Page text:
Evacuation Policy: SDSU policy requires immediate evacuation when any fire alarm sounds within a building. All faculty, staff, students and any other individuals within the building must promptly evacuate the building using the nearest designated exit routes.
- Building wardens and area wardens are responsible to ensure all people in their building are aware of exit routes and location of their building emergency assembly area.
- Personnel may briefly delay evacuating if they need time to shut down electrical and other equipment, especially any that involve flame, explosive vapor or hazardous materials.
- All building occupants will follow instructions relevant to public safety issued by the building warden or fire and police personnel.
- After exiting the building, occupants are to go directly to their designated Emergency Assembly Area (EAA) and follow guidance provided by the building warden (or designated safety representative) and emergency responders.
- Do not re-enter the building until authorized fire or police department personnel give the “All Clear” instruction.
General Evacuation Procedures: If you hear the fire alarm or are instructed to leave the building:
- Immediately obey evacuation alarms and orders. Tell others to evacuate.
- No one may remain inside a building when an evacuation is in progress.
- Classes in session must evacuate.
- If involved with hazardous research or doing a dangerous procedure, immediately shut down operations that could create additional hazards if left unattended. Notify the building warden and evacuate as soon as possible.
- If immediately shutting down hazardous research would cause additional risks or hazards, notify the building warden and emergency personnel of location and hazards.
- When you evacuate, take keys, coat, medication, purse and any other critical personal items with you to the EAA. REMEMBER, IN CASE OF A FIRE, IT IS IMPORTANT TO NOT DELAY EVACUATION.
- Close doors as rooms are vacated.
- Assist those who need help, but do not put yourself at risk attempting to rescue trapped or injured victims.
- Note location of trapped and injured victims and notify your building warden or emergency responders.
- Walk calmly but quickly to the nearest emergency exit.
- Use stairways only. Do not use elevators.
- Keep to the right side of corridors and stairwells as you exit.
- Proceed directly to your designated EAA. Stay away from the immediate area near the building you evacuated.
- Remain in EAA until accountability is taken and instructions are given.
- Do not re-enter the building until authorized fire or police department personnel give the “All Clear” instruction.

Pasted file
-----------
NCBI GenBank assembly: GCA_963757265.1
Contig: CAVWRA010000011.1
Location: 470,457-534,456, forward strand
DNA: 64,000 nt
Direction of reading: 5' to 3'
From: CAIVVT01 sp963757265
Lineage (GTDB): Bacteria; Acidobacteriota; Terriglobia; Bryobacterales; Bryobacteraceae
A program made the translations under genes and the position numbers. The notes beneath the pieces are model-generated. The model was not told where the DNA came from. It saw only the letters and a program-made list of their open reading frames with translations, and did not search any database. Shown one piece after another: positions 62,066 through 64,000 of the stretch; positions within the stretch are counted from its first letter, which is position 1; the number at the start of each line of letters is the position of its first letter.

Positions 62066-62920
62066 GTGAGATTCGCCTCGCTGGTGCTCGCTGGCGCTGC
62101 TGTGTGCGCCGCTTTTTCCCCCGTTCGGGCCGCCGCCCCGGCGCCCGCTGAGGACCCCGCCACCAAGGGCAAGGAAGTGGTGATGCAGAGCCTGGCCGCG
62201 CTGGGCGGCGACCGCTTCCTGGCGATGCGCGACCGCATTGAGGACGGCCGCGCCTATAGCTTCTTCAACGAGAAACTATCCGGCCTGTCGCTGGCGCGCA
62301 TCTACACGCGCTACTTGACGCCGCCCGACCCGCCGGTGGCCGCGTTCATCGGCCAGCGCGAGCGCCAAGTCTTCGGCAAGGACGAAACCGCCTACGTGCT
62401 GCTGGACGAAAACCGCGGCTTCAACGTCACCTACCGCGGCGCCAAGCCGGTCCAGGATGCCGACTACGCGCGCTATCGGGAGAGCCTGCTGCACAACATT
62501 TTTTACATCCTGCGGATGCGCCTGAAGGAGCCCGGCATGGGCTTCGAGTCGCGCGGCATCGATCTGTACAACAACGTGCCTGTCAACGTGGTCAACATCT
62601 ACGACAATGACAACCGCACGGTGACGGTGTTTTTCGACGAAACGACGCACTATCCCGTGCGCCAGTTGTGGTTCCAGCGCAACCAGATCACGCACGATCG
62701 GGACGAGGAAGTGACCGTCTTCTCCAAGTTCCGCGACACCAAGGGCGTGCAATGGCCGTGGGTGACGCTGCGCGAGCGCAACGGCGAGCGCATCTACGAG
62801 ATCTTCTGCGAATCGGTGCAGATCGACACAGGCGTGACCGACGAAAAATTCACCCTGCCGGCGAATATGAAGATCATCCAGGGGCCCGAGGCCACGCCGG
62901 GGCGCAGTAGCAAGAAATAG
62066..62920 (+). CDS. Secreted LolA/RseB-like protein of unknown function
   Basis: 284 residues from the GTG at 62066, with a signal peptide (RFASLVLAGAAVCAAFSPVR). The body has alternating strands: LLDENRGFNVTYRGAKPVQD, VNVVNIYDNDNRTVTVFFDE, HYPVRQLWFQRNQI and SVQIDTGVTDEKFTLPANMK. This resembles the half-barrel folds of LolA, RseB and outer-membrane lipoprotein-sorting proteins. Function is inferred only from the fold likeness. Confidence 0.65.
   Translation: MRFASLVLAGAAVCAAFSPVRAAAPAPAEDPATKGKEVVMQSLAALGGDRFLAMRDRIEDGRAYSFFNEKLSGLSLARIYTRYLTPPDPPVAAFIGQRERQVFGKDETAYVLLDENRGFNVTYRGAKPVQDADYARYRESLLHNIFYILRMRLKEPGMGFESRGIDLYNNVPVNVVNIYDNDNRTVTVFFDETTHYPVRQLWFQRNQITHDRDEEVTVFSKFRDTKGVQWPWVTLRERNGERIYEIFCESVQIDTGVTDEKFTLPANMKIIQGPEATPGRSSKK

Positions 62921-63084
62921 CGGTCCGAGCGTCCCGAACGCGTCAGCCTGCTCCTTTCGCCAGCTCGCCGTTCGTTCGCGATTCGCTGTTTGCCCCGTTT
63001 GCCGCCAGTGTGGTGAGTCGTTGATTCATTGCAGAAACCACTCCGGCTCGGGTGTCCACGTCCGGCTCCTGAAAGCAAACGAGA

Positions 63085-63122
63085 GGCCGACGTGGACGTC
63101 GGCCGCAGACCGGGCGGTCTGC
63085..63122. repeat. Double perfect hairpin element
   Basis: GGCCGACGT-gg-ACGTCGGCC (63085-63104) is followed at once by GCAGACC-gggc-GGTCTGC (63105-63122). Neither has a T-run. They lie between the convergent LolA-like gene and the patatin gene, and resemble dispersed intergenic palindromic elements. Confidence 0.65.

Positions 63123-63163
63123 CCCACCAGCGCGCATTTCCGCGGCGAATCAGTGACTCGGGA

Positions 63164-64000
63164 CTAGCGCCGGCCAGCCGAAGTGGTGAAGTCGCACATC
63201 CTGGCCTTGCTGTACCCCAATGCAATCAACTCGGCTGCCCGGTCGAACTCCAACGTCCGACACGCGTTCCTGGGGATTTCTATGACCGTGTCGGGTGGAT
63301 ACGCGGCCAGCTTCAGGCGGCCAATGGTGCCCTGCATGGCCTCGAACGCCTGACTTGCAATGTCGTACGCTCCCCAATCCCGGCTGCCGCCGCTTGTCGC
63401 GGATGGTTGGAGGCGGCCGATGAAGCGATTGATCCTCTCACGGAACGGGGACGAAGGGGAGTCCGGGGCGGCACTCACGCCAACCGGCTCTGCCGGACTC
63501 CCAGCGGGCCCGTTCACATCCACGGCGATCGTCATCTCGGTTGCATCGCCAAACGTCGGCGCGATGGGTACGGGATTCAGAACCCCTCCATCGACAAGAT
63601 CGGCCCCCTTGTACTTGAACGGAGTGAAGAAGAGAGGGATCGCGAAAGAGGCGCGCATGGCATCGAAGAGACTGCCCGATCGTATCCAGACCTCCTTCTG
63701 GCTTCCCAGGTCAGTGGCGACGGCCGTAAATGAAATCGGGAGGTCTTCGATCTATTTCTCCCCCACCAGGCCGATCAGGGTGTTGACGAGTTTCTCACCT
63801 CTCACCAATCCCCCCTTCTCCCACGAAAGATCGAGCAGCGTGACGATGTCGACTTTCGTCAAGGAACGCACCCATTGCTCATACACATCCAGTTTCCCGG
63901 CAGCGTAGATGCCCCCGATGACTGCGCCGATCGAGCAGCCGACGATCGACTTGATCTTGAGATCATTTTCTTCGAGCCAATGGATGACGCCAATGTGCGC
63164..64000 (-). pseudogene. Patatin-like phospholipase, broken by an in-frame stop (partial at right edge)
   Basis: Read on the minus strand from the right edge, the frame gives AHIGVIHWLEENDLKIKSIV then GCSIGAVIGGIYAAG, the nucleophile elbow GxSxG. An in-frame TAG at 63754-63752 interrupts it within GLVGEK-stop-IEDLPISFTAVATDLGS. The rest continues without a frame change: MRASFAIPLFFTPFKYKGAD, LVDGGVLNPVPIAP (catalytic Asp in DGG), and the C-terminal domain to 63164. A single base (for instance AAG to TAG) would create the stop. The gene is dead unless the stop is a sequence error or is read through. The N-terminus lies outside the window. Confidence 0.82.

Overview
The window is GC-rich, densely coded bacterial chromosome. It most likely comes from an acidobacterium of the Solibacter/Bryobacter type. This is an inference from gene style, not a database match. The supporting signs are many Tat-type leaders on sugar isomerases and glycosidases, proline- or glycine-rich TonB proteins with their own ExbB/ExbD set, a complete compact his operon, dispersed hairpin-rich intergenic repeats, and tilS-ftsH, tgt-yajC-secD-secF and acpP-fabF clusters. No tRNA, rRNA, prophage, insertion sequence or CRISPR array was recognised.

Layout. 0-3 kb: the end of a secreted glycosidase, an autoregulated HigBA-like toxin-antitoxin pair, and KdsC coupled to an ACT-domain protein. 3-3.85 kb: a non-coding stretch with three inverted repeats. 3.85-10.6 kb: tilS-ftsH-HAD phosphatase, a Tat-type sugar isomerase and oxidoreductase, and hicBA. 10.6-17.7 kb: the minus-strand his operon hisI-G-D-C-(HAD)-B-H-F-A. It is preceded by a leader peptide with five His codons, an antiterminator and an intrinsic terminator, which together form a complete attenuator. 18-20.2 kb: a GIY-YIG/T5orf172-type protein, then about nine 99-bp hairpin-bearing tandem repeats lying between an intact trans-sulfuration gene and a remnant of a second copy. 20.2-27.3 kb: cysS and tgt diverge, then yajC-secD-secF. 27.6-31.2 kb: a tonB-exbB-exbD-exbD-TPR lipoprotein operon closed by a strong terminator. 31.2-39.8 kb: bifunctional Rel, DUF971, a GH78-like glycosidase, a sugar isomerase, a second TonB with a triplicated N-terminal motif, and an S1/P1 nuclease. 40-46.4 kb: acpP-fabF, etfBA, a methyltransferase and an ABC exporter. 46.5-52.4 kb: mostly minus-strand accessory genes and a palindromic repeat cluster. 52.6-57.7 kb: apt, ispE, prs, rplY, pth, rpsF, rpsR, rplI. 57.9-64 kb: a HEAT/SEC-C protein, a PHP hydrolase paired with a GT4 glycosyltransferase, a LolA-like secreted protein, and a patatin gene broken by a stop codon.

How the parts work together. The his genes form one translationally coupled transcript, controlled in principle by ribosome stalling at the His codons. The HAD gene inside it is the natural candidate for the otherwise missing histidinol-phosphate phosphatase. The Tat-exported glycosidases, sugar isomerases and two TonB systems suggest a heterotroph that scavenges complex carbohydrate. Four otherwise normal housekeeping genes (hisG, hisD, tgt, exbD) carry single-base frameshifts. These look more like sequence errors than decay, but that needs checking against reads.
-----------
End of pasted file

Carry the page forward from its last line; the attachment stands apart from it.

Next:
- An emergency requiring the evacuation of the campus is likely to be part of a larger evacuation. It is important to follow evacuation instructions.
When evacuating in a vehicle the primary egress routes for those leaving the campus in a vehicle are:
- Medary Ave, north to the Hwy 14 bypass or south to the City of Brookings.
- 11th Street East to 22nd Ave and then north to the Hwy 14 bypass or south to the City of Brookings.
- 8th Street west to Medary or east to 20th Ave. and then south to 6th Street.
Emergency Action Guide Flip Chart
Please note: This resource is not designed to be a comprehensive plan, but a reference for responding to an incident. Click on a topic for the information specific to that incident. Sept. 2017 (Update 2023) is the latest update to the Emergency Action Guide Flip Chart.
Information in this section outlines some protective measures that you may be able to use should an armed person with unknown intent or an active shooter puts your life in danger.
Call 9-911 or 111 from an on-campus phone or 911 from an off-campus location.
- Tell the dispatcher what you have seen or heard. Remember to include number, location, description, clothing worn and activity of the armed person(s), and the type of weapon(s) if you can tell.
If it is safe to leave the building or area do so immediately and find a safe place to wait. Put your mobile devices on silent.
If you do not believe it is safe to leave, shelter-in-place, which means to immediately seek shelter and remain there during an emergency rather than evacuate. Shelter-in-place should only be used when evacuation is not safe.
The following recommendations should be considered when ordered to shelter-in-place:
- A room that locks from the inside or can be barricaded.
- Avoid sheltering in rooms with interior windows that would allow you to be seen from another room or hallway. Exterior windows can be an escape route if in the same building as the threat.
If you can only find a room that cannot be locked:
- Use whatever is available to block the door. Jam chairs, podiums, tables and cabinets against the door.
- Check to see if any windows can be used to make an emergency exit.
- Turn out the lights, remain quiet and hide under tables and chairs.
If a shooter enters your room:
- If you can safely run from the room and away from the shooter, do so.
- If there is no escape route, you will have to assess the situation and make a difficult decision:
- Lie as still as possible beneath the tables and chairs; or,
- With anything you can use as weapons, physically attack the shooter until you can make an escape or the shooter is unable to continue the attack.
When exiting the building or area, do not be mistaken as a dangerous threat:
- Keep your hands fully visible to the police at all times.